So brothers and sisters, we have to beware of this false philosophy. It does not have the wisdom of Christ. It opposes Christ and is liable to enslave you. Not to mention, this naturalistic approach, this naturalistic philosophy is self contradicting. If you think about it: if you say that we can only know what is true based on observation and experience, that assertion is made without observation and experience. It’s self-contradictory. Or if you say: autonomous human reasoning is the only way we can know what is true, that assertion is made without any evidence or reasoning. You believe your reason because your reason tells you you should believe it. How can you trust a system of thought that is self-contradictory at its very foundation?

The truth of the matter is that man’s empty wisdom still cannot explain the most basic facts of our world – that it exists. It was created by someone. It has such great beauty in order. We have good provisions while we live on the earth, things that we can enjoy and that enable us to survive. And we all know fundamentally right and wrong. The Scripture points each one of these things and says: this is why we know God exists. This is the testimony that we all know God, deep down in our hearts. We may suppress that truth in unrighteousness, but we know it. Romans 1 says that. Indeed, autonomous human reasoning cannot not even explain why there is such a thing as reasoning, why we have right and wrong. Someone had to give us that. Someone who upholds the standard of truth.

So, what’s the bottom line? Brothers and sisters, we have to unmask the empty deceptions being offered to us as such benefits. We have to unmask them for what they really are. Above all, let us not try to integrate them into the wisdom of Christ. Don’t say to yourself: let’s see what these antichrist ideas about origins, let’s see how they can fit with the Bible. Don’t do that. Or don’t say to yourself: let’s see what new insights antichrist psychology has for dealing with depression, or for parenting my children. No, don’t do that. Don’t you see, you already have complete wisdom for these things. If you say: well, I need help with it. Go to others who know the Word well and are skillful at applying it. Don’t go to the world with its empty philosophy.

Now don’t misunderstand. I just want to give this one last caveat. When it comes to medicine, where doctors can truly demonstrate a biological cause contributing to feelings or behaviors that you might have, it is good and right for us to deal with those biological causes. There is indeed a mysterious connection between the physical and the spiritual for us as humans. This is easily observable if you’ve ever had a poor night sleep. Ever notice you have trouble being patient and loving with people the next day?Spiritually hindered by physical challenge. The physical can affect the spiritual. But don’t forget the opposite: the spiritual also affects the physical. You can see this in the Psalms. You can see this in the Proverbs. You can see this in Jesus’s own life. He was sweating drops of blood. Why? Because of His spiritual agony. Listen to David in Psalm 38:3:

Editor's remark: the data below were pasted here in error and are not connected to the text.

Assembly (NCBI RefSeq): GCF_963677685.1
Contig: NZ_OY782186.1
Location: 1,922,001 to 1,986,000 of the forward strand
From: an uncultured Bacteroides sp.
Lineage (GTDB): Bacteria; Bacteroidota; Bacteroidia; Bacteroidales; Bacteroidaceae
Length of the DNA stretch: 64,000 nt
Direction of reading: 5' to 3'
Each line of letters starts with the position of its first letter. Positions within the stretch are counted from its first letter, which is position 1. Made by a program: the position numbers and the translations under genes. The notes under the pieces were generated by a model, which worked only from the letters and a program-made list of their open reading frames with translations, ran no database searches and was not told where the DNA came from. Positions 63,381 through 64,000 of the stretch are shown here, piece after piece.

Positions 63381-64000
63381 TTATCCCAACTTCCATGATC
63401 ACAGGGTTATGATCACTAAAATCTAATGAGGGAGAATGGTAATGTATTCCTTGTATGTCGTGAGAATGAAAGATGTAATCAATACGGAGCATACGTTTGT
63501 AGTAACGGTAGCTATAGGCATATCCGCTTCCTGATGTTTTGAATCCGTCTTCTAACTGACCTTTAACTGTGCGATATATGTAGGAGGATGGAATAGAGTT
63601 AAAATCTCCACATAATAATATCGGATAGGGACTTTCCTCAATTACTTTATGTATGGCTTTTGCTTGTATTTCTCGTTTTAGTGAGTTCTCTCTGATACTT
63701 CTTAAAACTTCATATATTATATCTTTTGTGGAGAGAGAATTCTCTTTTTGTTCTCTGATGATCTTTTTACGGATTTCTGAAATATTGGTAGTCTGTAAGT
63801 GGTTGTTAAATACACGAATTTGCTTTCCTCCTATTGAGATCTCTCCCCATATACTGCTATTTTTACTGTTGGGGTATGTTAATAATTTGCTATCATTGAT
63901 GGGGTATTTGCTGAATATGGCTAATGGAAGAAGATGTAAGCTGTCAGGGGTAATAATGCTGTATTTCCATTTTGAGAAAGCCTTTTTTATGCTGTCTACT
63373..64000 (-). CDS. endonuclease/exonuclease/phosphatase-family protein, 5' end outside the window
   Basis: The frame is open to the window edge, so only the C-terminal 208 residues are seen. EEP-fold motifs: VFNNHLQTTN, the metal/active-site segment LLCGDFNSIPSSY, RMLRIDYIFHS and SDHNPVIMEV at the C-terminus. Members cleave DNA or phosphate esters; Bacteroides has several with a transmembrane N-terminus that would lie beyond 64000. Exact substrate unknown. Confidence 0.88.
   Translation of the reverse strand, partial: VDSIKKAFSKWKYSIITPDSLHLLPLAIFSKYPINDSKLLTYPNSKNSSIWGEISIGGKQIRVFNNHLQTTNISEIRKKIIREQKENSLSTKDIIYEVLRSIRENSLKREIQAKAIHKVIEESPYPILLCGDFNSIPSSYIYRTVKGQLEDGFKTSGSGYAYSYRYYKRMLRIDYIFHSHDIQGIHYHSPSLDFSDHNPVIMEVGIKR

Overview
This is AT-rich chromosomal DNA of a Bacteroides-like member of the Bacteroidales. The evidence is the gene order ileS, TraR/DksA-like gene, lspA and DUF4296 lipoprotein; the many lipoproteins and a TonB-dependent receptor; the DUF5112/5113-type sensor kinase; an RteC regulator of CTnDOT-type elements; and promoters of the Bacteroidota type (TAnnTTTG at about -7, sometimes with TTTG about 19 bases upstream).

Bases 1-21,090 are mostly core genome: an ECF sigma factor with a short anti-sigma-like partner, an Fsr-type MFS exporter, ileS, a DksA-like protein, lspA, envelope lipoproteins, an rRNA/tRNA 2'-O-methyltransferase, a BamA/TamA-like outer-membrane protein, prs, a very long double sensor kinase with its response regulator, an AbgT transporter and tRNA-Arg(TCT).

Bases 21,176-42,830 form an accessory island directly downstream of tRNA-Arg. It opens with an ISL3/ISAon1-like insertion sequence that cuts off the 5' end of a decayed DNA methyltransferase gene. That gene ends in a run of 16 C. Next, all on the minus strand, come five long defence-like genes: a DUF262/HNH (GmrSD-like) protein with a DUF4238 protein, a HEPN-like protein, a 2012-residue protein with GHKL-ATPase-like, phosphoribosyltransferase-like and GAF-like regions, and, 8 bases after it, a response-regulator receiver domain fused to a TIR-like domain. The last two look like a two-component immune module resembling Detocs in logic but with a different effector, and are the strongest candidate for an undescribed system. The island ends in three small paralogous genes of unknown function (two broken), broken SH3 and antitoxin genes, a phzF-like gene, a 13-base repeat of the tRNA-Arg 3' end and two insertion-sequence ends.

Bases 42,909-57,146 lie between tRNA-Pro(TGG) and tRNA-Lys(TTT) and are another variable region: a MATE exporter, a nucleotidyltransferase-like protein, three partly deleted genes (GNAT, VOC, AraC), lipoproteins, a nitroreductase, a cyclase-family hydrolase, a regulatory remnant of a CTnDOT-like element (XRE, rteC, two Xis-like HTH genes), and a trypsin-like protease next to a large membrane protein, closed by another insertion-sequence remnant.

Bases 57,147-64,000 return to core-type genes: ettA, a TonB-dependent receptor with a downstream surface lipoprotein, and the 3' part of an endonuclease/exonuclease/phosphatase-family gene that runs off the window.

There is no soundness in my flesh because of Your indignation; there is no health in my bones because of my sin.

The spiritual can affect you physically. But the world has already rejected that conclusion out of hand. So let’s not imbibe the wisdom of our age that says: oh spiritual problems, Don’t give me that. They’re physical or psychological problems. Let’s not be so naive, especially when doctors can’t demonstrate it. Correlation is not causation. We are aware that there is a connection between the physical and spiritual, but man is not simply physical.

We may applaud Spurgeon for his stand against antichrist ideas, even when all others were compromising. But are we willing to take the same stand as he did? Especially when so many others, even Christians, even Bible teachers, they happily compromise and seek to integrate the world’s antichrist ideas. We’re going to be ridiculed for this. We’ll be considered backwards, but we know where the true wisdom is. Will you stand with Christ? Will you walk in Christ? He’s supreme and sufficient. Don’t be taken in. If you have been taken captive, break free. Christ came to free the captives. We have a supreme and sufficient Christ. Let us obey the Lord and beware all antichrist philosophy and empty deception for our own good and for God’s glory.

Let’s pray. Lord, I thank You for Your Word. It is a sobering Word. And it might take some time, Lord, to really digest. But I pray, God, that we would heed what your Scripture says. We thank You that You have given us all that we need. You’re all sufficient. You are supreme. You make foolish the wisdom of the world. And though the world considers Your wisdom foolishness, we know it for what it is. We thank You God. May we be a people of overflowing gratitude, just as Colossians says, because we know how abundantly You provided for us. Protect our church. Protect the people of this church from being taken captive. In Jesus name. Amen.